Audio Technology



Frequency response
Polar Patterns
Proximity effect
Cabling and phantom power

Recording techniques

Recording environment
Microphone placement
Signal processing and special effects


Recording devices

Analog recorders
Digital recorders
DAT recorders
Minidisk recorders
PC card and CD-R recorders
Hard disk recorders


A-to-D conversion

Improving audio digitization
Digitization workflow

Analysis and Delivery

Preparing files for analysis and delivery
Digital restoration
LPC in acoustic analysis

Audio Technology / Recording / Pre-amplifiers...

The main function of a pre-amplifier is to accept a very low-level signal (such as that from a microphone) and amplify it without adding noise. Good pre-amplifiers are not easy to build, as they have to be immune to all kinds of potential noise and signal distortion. It is, therefore, important to use the best possible pre-amplifier, particularly one that has a fairly high gain, broad dynamic range, high SNR, phantom power, and balanced XLR inputs. Good field pre-amplifiers are particularly hard to find. Sound Devices MP2, USB Pre, and Shure FP 23 (PHOTO>>) are among some of the best, yet affordable field pre-amplifiers. The gain on the pre-amplifier should be set relatively high, but the speaker’s voice amplitude range should be tested first to avoid signal overload. If intensity measurements are not indented, a soft compressor-limiter may be used to maximize amplitude and help prevent signal clipping.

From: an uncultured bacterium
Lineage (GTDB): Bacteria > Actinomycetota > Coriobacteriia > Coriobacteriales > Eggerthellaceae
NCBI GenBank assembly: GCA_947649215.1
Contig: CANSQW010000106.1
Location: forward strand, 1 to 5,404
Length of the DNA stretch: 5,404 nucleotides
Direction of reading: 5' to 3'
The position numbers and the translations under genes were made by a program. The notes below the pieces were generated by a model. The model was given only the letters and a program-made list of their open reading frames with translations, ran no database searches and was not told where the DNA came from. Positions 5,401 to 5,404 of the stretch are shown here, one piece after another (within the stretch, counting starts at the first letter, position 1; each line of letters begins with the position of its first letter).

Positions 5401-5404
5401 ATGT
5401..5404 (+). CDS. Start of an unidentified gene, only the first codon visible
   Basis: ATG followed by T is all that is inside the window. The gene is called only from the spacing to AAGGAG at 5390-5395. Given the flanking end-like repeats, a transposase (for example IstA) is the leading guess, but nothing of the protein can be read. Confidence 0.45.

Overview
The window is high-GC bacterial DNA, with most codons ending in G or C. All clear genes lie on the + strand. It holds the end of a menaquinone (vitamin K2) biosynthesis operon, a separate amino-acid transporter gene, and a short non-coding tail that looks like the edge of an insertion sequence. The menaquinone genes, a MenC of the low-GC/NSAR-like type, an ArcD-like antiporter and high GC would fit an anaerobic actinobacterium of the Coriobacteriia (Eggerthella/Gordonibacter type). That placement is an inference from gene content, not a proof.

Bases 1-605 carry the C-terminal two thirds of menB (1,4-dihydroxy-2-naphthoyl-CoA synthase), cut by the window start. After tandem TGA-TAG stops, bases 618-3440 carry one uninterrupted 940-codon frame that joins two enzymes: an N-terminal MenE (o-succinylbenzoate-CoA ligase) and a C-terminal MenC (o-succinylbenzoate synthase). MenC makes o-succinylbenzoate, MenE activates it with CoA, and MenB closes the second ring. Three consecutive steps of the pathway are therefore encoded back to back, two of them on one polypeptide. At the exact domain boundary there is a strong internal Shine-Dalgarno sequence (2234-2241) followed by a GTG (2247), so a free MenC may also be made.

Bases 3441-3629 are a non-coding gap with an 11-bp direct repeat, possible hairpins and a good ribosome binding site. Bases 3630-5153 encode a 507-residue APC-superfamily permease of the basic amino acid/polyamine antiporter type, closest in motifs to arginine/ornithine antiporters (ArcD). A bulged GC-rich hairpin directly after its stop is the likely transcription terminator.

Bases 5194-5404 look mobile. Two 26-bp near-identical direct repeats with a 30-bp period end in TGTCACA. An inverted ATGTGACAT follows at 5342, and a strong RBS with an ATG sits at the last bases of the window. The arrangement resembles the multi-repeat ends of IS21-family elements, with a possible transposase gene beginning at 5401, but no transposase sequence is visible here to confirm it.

Audio Technology
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